This epic Aeneid is both timely and fabulous. Olivier Kemeid has transposed some of the story to modern settings and his refugee camps and underworlds are as horrific as anything imagined by Virgil. With war almost imminent in the Crimea, this play hits harder into our collective consciousness than any other.
Oren Safdie, 22 years a playwright, is enjoying a successful run of his first script to be produced in Montreal, his hometown. A riveting drama about a young woman seeking legal against her former boss for sexual harassment, Unseamly continues at Infinithéâtre through March 9th. I spoke with the writer just before he attended a performance at the Bain St. Michel, during his recent visit from Venice Beach, California, where he lives.
Motherhouse is a brave marriage of political story telling and popular theatre. Holly Gauthier-Frankel takes the stage and kibitzes with the audience, quickly launching into the story of the woman who works at a munitions factory in Verdun during the First World War. There are three other women on stage who provide fiddle music, songs, very short comments as various caricatures, and move the (big and confusing) set around.
All plays about the holocaust are difficult to watch. This particular tale, of a wealthy Austrian woman who manages to survive but loses much on the…
The Walnut Tree, by Geoffrey Ursell, is based on a semi autobiographical novel by Martha Blum. In a gripping two hours, it relates in a mix of dream sequences and starkly realistic confrontations, yet another story of the few survivors of the nightmares that swept Europe in the mid 20th century.
“The single biggest problem in communication is the illusion that it has taken place.”George Bernard Shaw. I do not know if Eugene Ionesco, the Romanian-French “Theatre of the Absurd” playwright knew of this quip when he wrote The Bald Soprano, his first play in 1950, the year of Shaw’s absurd death at 94 while climbing a tree. In any event, the play carries non communication to a heightened level, abandoning even an illusion thereof.
The ancient Greeks said it all. Not only in philosophy, but in theatre. Some 500 to 400 years BCE, the Greek dramatists Fab Four — Aeschylus, Aristophanes (my favorite), Euripides and Sophocles — ruled the roost with deep observations that traverse the centuries, unmatched by anyone until Shakespeare.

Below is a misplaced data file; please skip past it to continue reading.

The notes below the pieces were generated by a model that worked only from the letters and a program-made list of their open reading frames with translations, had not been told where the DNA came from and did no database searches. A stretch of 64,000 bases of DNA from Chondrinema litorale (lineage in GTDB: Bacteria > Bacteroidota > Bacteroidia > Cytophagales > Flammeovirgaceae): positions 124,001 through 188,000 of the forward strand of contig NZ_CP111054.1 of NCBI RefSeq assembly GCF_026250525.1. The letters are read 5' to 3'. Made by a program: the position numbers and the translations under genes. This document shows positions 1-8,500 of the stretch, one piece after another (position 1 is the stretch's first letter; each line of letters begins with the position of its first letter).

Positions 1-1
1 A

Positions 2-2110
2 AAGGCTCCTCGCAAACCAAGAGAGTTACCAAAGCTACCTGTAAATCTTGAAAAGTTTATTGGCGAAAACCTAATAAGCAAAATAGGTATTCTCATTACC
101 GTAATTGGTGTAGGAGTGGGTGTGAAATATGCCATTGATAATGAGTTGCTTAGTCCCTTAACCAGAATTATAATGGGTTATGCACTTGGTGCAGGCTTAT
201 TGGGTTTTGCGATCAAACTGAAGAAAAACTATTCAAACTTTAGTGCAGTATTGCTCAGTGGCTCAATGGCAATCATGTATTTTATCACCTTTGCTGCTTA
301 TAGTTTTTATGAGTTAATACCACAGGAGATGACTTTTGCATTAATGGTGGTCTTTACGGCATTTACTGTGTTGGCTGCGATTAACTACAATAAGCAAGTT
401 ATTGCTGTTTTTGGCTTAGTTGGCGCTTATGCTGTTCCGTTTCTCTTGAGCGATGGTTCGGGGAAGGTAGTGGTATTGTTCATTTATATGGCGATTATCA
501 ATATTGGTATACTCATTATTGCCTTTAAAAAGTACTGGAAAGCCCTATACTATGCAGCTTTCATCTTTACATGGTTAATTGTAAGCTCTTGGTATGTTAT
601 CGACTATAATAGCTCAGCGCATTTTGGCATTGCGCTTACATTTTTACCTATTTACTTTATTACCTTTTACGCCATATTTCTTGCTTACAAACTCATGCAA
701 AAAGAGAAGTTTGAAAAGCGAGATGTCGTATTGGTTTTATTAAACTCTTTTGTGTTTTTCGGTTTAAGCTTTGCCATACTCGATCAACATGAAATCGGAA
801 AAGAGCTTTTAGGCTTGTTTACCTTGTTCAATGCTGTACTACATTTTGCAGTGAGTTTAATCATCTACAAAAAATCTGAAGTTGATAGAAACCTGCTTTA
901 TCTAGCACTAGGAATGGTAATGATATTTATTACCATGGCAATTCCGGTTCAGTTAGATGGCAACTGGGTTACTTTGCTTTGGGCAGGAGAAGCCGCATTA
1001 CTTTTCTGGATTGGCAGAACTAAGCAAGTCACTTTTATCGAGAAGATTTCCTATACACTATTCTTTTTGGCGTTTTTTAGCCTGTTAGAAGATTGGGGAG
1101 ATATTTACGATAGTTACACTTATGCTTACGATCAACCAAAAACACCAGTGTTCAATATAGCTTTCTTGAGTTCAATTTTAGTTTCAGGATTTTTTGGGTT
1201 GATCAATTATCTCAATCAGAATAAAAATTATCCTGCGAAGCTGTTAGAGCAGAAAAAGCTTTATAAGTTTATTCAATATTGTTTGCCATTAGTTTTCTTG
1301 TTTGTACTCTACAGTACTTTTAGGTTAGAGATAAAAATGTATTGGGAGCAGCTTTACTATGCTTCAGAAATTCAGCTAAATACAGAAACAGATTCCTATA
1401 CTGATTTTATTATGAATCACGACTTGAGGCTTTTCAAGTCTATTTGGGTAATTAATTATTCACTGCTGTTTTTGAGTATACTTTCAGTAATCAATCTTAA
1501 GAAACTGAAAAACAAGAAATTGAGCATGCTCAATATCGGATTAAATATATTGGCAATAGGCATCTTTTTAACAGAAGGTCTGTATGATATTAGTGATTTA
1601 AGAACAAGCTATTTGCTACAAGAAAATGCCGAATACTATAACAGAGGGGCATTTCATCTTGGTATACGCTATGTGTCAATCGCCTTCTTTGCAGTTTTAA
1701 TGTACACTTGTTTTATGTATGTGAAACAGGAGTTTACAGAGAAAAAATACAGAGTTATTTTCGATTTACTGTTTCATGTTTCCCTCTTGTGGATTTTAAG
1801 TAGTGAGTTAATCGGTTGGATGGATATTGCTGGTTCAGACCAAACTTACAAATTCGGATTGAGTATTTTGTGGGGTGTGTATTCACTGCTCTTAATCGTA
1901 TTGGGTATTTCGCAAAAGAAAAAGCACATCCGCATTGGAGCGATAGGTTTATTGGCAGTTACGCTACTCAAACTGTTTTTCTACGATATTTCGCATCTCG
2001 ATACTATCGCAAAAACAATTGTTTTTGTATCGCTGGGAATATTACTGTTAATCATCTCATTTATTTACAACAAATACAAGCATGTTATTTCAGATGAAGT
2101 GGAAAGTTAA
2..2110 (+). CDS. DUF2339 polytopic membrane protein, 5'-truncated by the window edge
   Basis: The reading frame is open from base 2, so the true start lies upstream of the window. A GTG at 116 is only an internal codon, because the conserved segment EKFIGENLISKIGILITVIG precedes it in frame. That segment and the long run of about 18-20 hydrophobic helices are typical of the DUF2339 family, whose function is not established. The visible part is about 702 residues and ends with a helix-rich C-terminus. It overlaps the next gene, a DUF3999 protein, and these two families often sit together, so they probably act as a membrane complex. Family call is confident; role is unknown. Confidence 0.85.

She’s young and beautiful. Her skirt is terribly short but otherwise there’s nothing about Malina (as played by Arlen Aguayo Stewart) to suggest she’s a scheming seductress bent on destroying her ex-lover, a charismatic corporate genius. Such is the power of Oren Safdie’s provocative new play Unseamly that you don’t know what or whom to believe.
Unseamly is a very difficult play to watch; it deals with the issue of sexual harassment in the workplace and the possible complicity of the victim. And Howard Rosenstein’s performance alone merits a trip to the freezing Bain St-Michel.
The wonderful folk at the Freestanding Room have squeezed a major initiative into their tiny 3rd story performance space. This is the inaugural run of the Shortstanding Festival of Short Performances. Eight creations of its collectivity members are featured in a wide variety of small but mighty presentations, lasting 30 minutes or less.
I know that we are supposed to be impressed. This was a very successful French play, even winning the Governor General’s award for dramatic literature. I may also be a little hard on it because I recently saw Carmen Aquirre’s Blue Box, unquestionably one of the greatest one women shows ever.
There were so many reasons to find The Book of Bob astonishing. Job is not one of my favourite biblical stories. Just because Satan has a beef with the Almighty is not sufficient reason to do awful things to Job and his family. It seems utterly unjust that no one consults Mrs. Job about the testing of her husband. Arthur Holden has created a modern humanist secular persona who also suffers, seemingly at the hands of a female God. That in itself is a great improvement. Even Satan in this play is a female.
Verily, I have gazed upon this work of Arthur and it pleaseth me much. In The Book of Bob, Arthur Holden’s clever script is inspiringly performed by Ron Lea as Bob and Lucinda Davis as – are you ready? – God, Satan, a troublesome student, a university administrator, a cantankerous father, Bob’s wife and Bob’s son’s street wise gal friend.
One of the characters in The Seagull says that theatre is medicine and the audience needs healing. In the case of the Seagull, the medicine is both delicious and effective. The play is long, but one only notices that after it is over, the standing ovation ends, and you glance at a watch. In theatre time it transpires in a flash. This is first class medicine from some world class practitioners.
It is indeed happening at the intimate Theatre Ste. Catherine, for an all too short run of four nights. The imaginative Third Eye Ensemble presents five short plays involving 27 characters played by 15 talented actors as a fund raiser for their autumn show.